May she play the drums to the fiery rhythm of her own heart with the sinewy strength of her own arms, so she need not lie with drummers.
Grant her a rough patch from twelve to seventeen.Let her draw horses and be interested in Barbies for much too long, for childhood is short – a tiger flower blooming magenta for one day – And adulthood is long and dry-humping in cars will wait.
O Lord, break the Internet forever, that she may be spared the misspelled invective of her peers And the online marketing campaign for Rape Hostel V: Girls Just Wanna Get Stabbed.
And when she one day turns on me and calls me a Bitch in front of Hollister, Give me the strength, Lord, to yank her directly into a cab in front of her friends, for I will not have that shit. I will not have it.
And should she choose to be a mother one day, be my eyes, Lord, that I may see her, lying on a blanket on the floor at 4:50 A.M., all-at-once exhausted, bored, and in love with the little creature whose poop is leaking up its back. “My mother did this for me once,” she will realize as she cleans feces off her baby’s neck. “My mother did this for me.” And the delayed gratitude will wash over her as it does each generation and she will make a mental note to call me. And she will forget. But I’ll know, because I peeped it with your God eyes.
She was an artist, photographer, war correspondent, model, and girlfriend of the famous surrealist Man Ray.
There’s an exhibition right now at San Francisco’s Legion of Honor “Man Ray/ Lee Miller: Partners in Surrealism.” It was fascinating for me to see this show the day after I went to the Cindy Sherman retrospective at the SF MOMA. In many ways, Miller seems like a precursor to Sherman. Like Sherman, Miller was obsessed with depicting females and female body parts in a way these subjects, though done so many times before, hadn’t yet been presented.
Miller’s photographs show heads that appear to be severed by using lighting techniques or positioning them over cloaks, and one that I loved of a hand that appears to be floating, fiercely clutching an elaborate hair do. The creepiest and most Shermanesque image– or I suppose Sherman is Milleresque: the photographer stole severed breasts from a hospital (where a patient had a radical mastectomy) and photographed them on dinner plates. It amazes me that Miller had the guts to create this photograph, in 1930 no less. Miller has many more fascinating shots in the show including a female head suffocating under a bell jar (before the more famous Sylvia Path used that image) and a model pinned against the wall by knives thrown by another woman.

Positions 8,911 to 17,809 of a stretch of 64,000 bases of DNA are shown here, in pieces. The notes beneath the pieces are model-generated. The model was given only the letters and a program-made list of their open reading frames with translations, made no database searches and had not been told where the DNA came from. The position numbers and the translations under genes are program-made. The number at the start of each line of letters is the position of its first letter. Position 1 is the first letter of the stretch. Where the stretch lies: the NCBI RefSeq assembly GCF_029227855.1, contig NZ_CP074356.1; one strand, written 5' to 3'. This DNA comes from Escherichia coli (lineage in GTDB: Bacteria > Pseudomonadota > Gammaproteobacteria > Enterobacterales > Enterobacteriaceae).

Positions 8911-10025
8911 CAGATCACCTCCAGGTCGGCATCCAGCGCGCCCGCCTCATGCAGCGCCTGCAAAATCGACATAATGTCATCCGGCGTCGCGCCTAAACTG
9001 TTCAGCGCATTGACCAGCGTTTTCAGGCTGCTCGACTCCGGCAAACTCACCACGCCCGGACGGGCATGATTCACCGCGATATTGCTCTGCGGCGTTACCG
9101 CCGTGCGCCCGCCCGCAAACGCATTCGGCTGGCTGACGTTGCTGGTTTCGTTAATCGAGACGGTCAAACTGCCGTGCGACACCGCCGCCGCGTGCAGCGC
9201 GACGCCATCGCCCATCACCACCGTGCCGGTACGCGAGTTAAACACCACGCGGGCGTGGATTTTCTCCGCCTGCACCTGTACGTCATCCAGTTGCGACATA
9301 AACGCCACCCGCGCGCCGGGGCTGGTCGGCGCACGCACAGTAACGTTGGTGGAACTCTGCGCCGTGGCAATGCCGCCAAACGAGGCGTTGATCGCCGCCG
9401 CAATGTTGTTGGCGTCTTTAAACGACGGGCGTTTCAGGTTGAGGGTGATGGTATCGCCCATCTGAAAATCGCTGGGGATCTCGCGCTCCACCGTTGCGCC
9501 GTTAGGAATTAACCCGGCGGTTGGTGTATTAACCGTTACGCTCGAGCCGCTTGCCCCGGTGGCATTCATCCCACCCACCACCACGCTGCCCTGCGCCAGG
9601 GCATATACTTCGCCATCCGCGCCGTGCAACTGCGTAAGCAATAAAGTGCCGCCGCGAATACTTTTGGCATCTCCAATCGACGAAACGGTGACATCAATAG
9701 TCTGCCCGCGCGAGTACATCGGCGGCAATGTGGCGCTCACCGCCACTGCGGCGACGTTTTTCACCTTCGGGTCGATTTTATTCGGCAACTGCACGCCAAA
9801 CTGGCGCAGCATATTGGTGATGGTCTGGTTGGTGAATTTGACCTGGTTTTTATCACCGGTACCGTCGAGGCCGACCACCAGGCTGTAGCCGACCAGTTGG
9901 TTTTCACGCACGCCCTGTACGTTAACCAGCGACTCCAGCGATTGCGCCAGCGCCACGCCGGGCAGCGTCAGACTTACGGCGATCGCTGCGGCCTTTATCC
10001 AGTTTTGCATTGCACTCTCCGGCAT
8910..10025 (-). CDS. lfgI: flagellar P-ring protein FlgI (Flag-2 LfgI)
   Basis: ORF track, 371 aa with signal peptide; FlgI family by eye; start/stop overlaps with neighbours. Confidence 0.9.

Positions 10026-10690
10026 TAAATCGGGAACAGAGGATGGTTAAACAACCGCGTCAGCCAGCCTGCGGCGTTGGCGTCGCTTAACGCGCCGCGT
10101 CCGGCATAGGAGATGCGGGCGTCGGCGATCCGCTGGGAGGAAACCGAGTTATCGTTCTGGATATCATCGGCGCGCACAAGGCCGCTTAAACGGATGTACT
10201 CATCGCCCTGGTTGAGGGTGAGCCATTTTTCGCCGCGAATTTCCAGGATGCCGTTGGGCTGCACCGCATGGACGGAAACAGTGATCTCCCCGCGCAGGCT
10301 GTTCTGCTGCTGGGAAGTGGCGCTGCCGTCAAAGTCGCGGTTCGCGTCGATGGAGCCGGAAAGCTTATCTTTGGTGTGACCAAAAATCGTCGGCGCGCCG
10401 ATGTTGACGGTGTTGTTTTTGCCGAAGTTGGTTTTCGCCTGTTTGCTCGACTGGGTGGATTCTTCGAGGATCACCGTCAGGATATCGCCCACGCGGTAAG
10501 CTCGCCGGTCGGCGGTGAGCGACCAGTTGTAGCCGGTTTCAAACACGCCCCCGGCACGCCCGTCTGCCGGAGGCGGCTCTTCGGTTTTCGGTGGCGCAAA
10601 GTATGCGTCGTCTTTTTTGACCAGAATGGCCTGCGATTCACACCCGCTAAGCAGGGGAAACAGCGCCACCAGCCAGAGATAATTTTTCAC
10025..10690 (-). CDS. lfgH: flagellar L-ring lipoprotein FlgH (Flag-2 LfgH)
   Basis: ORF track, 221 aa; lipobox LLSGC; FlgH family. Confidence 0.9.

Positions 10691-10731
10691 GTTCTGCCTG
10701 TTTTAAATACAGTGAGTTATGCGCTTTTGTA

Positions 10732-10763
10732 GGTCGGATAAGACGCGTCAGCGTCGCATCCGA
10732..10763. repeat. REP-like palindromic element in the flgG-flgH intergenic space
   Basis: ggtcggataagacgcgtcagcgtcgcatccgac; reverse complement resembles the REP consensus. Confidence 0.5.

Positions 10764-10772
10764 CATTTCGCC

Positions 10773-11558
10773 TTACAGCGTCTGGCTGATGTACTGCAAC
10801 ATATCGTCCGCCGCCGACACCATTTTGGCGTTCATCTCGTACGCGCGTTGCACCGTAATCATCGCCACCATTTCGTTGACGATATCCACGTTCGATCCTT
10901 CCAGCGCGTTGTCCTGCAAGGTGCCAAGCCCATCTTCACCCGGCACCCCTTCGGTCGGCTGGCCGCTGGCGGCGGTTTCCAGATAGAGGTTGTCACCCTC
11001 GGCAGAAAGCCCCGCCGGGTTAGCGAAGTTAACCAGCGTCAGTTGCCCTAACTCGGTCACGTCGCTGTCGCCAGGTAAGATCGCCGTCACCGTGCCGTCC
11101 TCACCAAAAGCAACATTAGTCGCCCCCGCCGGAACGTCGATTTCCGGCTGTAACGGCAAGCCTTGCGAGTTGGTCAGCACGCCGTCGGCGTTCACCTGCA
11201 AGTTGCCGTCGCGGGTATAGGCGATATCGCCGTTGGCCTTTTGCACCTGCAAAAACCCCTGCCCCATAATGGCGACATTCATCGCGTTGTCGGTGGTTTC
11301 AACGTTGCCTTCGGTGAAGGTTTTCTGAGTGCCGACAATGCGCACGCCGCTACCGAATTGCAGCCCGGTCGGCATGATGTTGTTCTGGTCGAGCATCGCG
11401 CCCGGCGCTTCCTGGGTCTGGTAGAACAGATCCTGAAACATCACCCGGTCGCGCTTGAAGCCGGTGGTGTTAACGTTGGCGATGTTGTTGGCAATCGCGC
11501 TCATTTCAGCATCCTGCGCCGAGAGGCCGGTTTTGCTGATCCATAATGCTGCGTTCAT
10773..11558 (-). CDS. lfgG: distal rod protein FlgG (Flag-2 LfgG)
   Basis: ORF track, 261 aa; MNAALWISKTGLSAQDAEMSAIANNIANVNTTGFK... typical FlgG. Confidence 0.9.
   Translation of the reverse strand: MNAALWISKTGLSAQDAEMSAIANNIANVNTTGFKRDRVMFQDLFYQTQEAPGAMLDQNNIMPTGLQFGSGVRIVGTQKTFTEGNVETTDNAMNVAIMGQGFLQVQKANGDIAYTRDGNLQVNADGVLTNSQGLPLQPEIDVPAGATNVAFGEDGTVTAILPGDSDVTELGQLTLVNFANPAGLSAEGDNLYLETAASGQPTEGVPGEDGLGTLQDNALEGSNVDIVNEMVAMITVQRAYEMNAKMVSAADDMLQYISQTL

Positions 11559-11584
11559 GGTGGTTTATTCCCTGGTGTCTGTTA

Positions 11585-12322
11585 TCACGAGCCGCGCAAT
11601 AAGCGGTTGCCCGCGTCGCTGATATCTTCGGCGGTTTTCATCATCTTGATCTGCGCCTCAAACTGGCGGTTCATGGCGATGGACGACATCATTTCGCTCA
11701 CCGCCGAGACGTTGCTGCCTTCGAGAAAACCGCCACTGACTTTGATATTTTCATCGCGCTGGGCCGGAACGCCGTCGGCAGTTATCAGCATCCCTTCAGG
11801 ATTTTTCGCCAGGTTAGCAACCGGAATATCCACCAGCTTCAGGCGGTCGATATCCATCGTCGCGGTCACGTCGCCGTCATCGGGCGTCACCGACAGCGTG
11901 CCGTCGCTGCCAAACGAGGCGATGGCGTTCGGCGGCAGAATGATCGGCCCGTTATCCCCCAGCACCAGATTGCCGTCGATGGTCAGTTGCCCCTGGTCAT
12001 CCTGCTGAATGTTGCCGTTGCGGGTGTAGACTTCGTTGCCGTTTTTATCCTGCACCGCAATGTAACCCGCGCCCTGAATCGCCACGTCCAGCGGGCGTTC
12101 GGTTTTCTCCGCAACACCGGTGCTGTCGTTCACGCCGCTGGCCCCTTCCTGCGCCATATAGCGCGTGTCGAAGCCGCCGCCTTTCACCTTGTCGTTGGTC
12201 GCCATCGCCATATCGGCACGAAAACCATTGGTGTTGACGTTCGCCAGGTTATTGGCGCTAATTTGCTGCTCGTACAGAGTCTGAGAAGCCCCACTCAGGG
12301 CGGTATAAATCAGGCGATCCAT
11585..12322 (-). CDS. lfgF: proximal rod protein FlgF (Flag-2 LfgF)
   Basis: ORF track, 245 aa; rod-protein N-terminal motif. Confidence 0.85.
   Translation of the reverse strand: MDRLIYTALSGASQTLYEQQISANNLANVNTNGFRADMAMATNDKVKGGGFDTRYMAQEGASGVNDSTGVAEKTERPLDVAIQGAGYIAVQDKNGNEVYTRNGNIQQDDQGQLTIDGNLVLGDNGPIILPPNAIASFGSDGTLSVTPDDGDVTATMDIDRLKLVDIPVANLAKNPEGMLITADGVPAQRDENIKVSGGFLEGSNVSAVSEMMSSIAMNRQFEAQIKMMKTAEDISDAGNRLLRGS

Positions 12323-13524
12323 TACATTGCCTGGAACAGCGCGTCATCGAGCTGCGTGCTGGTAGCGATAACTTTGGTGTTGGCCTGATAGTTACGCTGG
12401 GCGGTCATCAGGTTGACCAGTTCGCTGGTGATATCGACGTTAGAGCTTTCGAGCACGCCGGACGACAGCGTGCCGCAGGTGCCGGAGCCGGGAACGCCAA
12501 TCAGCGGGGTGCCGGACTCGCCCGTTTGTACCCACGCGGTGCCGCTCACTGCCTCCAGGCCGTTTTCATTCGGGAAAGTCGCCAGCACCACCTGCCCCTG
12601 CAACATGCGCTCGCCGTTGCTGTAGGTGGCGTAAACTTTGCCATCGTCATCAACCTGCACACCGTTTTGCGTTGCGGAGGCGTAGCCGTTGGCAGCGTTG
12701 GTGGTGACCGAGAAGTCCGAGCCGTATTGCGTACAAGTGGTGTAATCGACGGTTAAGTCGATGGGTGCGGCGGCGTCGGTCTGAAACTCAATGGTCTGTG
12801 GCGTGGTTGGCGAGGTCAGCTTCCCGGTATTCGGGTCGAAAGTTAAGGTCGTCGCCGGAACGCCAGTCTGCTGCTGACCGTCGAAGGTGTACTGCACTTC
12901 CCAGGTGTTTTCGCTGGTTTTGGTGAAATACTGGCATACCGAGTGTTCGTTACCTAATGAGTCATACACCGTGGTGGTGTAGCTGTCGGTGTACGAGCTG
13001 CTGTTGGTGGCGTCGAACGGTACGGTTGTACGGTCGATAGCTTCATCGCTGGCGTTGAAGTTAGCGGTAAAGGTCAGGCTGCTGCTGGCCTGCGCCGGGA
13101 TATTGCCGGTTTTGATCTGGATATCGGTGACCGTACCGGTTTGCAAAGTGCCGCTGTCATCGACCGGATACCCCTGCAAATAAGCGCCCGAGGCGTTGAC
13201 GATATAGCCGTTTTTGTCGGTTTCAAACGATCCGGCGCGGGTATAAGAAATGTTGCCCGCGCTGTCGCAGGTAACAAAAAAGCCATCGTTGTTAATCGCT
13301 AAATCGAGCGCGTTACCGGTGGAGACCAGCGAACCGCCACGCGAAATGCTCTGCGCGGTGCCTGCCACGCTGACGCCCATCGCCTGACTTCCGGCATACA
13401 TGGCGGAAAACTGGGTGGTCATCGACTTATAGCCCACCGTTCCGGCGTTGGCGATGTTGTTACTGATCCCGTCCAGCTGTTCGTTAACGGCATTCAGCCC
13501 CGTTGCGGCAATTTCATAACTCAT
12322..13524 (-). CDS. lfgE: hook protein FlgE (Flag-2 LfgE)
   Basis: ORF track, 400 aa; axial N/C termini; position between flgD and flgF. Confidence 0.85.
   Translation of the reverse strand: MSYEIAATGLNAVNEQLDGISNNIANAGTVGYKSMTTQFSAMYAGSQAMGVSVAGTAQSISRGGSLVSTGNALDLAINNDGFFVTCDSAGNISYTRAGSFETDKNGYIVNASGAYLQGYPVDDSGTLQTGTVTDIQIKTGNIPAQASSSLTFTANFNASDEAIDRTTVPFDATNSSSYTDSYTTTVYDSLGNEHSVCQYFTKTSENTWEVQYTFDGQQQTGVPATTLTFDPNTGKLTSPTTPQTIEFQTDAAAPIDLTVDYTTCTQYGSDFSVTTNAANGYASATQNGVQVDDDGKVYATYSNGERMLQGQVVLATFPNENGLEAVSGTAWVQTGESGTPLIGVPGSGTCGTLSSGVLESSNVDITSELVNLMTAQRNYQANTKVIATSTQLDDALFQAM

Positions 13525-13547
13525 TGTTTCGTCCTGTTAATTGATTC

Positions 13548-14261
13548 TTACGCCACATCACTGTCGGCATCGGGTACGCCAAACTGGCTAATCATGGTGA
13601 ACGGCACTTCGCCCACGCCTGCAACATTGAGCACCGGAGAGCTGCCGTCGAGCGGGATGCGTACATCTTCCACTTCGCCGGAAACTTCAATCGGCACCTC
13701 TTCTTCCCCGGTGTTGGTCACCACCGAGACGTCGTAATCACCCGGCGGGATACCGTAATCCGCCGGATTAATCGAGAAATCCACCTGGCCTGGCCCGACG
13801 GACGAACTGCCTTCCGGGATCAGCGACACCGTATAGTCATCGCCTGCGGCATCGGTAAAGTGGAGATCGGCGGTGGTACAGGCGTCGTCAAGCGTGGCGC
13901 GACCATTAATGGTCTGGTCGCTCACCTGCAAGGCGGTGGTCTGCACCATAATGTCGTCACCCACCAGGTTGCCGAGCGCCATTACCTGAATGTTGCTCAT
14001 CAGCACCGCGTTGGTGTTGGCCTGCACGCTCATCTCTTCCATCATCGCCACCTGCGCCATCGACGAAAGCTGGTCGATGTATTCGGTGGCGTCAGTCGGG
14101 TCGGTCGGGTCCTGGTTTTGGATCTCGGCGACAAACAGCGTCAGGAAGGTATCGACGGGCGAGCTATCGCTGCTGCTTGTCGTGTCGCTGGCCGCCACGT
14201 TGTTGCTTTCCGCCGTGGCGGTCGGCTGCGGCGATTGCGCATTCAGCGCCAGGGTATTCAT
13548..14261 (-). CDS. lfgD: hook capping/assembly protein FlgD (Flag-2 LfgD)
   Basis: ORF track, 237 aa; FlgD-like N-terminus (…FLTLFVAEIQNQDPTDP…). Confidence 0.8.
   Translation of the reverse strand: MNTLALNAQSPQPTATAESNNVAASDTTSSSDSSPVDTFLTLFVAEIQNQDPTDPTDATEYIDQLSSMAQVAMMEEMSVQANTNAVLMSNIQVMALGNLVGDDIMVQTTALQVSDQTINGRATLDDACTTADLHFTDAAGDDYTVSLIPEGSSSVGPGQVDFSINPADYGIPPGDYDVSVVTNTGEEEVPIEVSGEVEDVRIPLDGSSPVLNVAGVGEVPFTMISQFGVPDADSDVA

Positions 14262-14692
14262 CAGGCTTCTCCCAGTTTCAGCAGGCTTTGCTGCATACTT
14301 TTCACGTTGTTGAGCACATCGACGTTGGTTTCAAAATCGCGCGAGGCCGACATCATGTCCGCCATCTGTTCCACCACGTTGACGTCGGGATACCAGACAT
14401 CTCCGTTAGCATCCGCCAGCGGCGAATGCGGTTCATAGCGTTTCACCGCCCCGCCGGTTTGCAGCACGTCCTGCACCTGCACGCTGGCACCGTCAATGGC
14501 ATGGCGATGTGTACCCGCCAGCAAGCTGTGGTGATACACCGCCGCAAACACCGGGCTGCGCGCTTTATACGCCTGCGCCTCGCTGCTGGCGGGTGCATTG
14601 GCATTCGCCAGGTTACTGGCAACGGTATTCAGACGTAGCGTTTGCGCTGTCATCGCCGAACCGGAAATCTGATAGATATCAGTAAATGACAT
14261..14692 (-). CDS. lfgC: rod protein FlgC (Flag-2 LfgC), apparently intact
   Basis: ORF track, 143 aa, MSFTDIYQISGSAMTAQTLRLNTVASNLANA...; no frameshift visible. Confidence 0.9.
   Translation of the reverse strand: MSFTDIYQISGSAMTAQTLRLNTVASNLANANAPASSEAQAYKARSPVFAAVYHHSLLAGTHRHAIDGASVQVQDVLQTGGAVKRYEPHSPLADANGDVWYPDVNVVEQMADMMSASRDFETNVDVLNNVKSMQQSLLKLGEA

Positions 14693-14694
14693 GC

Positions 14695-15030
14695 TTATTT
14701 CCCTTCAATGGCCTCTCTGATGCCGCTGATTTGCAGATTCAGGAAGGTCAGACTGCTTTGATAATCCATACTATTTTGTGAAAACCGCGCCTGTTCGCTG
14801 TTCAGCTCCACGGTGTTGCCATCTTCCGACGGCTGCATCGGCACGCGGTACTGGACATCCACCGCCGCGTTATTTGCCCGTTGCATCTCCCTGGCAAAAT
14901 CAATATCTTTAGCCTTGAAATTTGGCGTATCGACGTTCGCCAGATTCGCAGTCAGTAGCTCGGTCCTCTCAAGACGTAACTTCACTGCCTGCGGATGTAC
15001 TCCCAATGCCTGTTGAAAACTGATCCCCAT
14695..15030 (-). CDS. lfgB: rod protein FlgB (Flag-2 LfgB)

The next gallery documents Miller and Man Ray’s break-up. When she left him, he was tormented, writing pages of her name: “Elizabeth.” There are also framed love letters and a series of art works of Miller’s body parts by the obsessive Man Ray: giant lips floating through the air, an eye attached a metronome, severed legs. You can see why Miller experienced herself as so fragmented and disembodied. Her career as a model obviously contributed to this experience.
In one fascinating pairing in the exhibition, there is nude portrait of Miller by Man Ray next to Miller’s nude self-portrait. While Man Ray’s photograph has Miller in a typical seductive pose with typical soft lighting, Miller’s joyful art in a powerful pose is far more unusual and striking. When I looked at Miller’s photograph, the highlighted biceps and subtle smile– it also reminds me of poses made famous so many years later by Madonna.
Another gallery shows Miller’s war correspondent work, she was one of the few females to photograph war time– still not a profession that many women venture into.
This show is a beautiful and fascinating documentation of how a passionate relationship creates great art.
Reel Girl rates “Man Ray/ Lee Miller: Partners in Surrealism” ***HH***